Bridget has led an extensive programme to apply the principles of the circular economy to PwC’s business. Creating Let’s Talk Rubbish – a campaign to encourage employees to segregate their waste correctly – helping the firm achieve zero waste to landfill, each year since 2012. More recently, the firm’s Going Circular approach has encompassed setting up remanufacturing, reuse and recycling solutions for its IT waste, old uniforms, unwanted furniture and food waste, as well as establishing ‘circular procurement’ processes.

Bridget has shared its experience of this – as well as its efforts to create circular buildings, drive circular procurement, encourage circular lifestyles and support circular start-ups – in an extensive Lessons Learned report packed full of practical tips to help others ‘go circular’ more quickly. (www.pwc.co.uk/goingcircular)


Visual Ergonomics in the Workplace: See it right, feel better
Jonathan Brune, Durable

Jonathan Brune

Ergonomic design plays an increasing role in the workplace; think adjustable workstations, acoustic systems and improved air quality, for example. Yet lighting, an essential aspect of workplace ergonomics, still only plays a secondary role or remains unconsidered.

Lighting is often split into two categories ‘light’ and ‘dark’. Lighting design is based on the principle that ‘light’ is enough to be able to see well and cope with the task in hand. Yet recent scientific research shows that ‘light’ alone is far from being sufficient to facilitate good vision and fatigue-free, concentrated working. This becomes particularly significant when comparing younger and older people.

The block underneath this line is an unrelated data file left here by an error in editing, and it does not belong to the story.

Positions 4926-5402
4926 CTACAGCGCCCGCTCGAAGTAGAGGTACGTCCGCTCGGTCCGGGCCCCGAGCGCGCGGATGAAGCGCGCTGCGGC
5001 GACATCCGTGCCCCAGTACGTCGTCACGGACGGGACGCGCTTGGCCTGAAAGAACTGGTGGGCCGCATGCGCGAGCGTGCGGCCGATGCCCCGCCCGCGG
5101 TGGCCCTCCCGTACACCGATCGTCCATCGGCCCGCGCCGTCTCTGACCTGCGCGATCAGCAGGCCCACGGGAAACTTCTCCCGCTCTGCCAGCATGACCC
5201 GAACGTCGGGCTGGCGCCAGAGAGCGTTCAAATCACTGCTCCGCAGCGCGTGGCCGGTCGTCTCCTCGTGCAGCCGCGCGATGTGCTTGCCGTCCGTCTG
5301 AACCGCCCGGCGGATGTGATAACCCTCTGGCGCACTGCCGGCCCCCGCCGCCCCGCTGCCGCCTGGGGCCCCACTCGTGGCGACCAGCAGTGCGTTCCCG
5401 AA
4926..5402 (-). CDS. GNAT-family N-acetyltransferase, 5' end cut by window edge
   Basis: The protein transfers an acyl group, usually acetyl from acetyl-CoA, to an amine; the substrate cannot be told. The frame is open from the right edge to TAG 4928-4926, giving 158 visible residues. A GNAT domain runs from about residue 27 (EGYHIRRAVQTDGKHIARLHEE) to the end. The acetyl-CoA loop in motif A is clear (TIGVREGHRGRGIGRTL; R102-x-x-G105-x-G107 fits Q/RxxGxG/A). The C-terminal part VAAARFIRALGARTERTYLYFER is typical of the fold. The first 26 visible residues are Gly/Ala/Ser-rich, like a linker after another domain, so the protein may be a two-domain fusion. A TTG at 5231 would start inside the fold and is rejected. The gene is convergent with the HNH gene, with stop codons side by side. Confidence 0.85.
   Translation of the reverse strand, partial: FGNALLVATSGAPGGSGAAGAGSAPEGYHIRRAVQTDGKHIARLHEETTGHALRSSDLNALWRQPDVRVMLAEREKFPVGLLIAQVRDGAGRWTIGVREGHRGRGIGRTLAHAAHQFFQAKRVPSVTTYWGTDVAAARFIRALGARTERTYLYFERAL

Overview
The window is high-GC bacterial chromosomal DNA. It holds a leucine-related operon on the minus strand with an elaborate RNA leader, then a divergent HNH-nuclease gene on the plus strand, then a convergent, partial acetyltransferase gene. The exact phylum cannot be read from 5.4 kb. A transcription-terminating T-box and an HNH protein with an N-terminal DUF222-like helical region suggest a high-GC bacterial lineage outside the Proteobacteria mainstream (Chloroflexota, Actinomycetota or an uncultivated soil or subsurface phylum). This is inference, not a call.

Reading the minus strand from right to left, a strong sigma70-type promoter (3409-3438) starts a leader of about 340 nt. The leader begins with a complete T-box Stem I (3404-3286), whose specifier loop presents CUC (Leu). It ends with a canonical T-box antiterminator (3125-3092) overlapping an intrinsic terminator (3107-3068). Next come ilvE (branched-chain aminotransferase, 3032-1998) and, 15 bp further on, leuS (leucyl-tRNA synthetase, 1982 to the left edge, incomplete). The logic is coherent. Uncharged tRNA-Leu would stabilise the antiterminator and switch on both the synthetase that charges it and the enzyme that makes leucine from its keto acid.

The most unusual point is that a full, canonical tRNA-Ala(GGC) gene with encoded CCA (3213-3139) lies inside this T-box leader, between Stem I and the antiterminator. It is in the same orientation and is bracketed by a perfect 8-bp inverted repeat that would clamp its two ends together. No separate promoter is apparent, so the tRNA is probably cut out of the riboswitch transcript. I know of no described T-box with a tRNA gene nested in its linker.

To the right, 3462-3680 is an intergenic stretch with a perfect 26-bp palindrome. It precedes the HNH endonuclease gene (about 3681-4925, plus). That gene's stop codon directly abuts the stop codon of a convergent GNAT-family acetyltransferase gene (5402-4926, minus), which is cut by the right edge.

Traditional lighting concepts no longer fit the New Work Order. This presentation will discuss the basics of ergonomic lighting design for office buildings, define terms, and draws on recent research and case studies, analysing the influence of light on health, wellbeing and productivity.

Jonathan Brune is a director at DURABLE Hunke & Jochheim GmbH & Co. KG in Iserlohn, Germany with 14 years professional experience. He holds two international masters degrees. Jonathan is passionate about the Future of Work and visual ergonomics, lighting design and the relationship between light and health in particular. His profound knowledge and experience make him a well-regarded expert in talks and panel discussions.


More speakers are being added daily – check back soon or join our mailing list.

Live Twitter Blog
Su Butcher, Just Practising

Su ButcherTweets from our last conference in Copenhagen had 4M impressions! Su Butcher will again be live blogging the London event on our Twitter stream – look out for #wtrends18.


RCP431_0Post Conference Drinks Social
Join the speakers & organisers for drinks and nibbles

The conference closes with our traditional drinks reception where the discussion continues, and you can catch up with old friends and make new connections. Our venue for this will be the fascinating garden of medicinal plants at the RCP.



Book Now
Registration

Booking are open now with limited super-early bird rates from £222.50 (two person package). Secure your spaces now at no risk: fees are refundable up until 30 days before the event, and as always, names of attendees can be changed at any time.


With thanks to our sponsors